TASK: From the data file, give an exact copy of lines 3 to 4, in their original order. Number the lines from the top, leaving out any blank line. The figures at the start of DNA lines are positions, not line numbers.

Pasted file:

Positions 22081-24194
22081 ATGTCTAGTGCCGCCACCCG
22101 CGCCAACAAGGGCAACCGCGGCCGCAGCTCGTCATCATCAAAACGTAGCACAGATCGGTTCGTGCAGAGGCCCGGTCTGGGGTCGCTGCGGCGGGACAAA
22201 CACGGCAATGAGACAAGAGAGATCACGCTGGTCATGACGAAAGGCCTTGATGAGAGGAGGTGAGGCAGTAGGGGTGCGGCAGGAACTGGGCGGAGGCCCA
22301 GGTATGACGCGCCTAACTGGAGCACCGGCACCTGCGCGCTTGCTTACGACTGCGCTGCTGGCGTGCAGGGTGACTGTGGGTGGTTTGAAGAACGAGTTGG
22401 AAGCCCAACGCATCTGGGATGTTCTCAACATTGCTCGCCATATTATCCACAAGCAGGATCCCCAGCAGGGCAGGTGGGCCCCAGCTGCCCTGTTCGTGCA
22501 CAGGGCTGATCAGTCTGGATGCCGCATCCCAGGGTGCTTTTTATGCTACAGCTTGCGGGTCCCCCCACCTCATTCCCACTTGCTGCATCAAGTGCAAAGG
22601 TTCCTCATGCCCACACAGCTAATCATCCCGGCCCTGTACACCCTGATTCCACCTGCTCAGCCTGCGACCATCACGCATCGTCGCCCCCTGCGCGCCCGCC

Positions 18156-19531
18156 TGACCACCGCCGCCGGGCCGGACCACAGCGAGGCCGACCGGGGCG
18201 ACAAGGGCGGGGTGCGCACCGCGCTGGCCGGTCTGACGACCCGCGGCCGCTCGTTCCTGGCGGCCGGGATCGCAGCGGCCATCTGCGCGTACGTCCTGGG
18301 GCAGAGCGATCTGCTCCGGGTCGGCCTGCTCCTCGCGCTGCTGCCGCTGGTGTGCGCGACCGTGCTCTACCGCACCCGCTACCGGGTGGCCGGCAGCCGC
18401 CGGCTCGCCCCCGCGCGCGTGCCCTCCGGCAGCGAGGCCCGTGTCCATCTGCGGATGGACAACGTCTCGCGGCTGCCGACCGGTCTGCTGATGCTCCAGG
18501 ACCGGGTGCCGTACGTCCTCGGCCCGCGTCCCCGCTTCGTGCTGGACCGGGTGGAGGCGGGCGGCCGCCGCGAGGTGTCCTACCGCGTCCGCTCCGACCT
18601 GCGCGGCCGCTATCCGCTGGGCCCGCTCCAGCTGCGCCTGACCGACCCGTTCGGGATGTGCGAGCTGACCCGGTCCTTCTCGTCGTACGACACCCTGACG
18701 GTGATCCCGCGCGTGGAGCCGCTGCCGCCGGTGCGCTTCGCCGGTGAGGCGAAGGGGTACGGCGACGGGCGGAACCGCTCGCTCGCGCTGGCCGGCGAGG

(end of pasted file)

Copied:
22101 CGCCAACAAGGGCAACCGCGGCCGCAGCTCGTCATCATCAAAACGTAGCACAGATCGGTTCGTGCAGAGGCCCGGTCTGGGGTCGCTGCGGCGGGACAAA
22201 CACGGCAATGAGACAAGAGAGATCACGCTGGTCATGACGAAAGGCCTTGATGAGAGGAGGTGAGGCAGTAGGGGTGCGGCAGGAACTGGGCGGAGGCCCA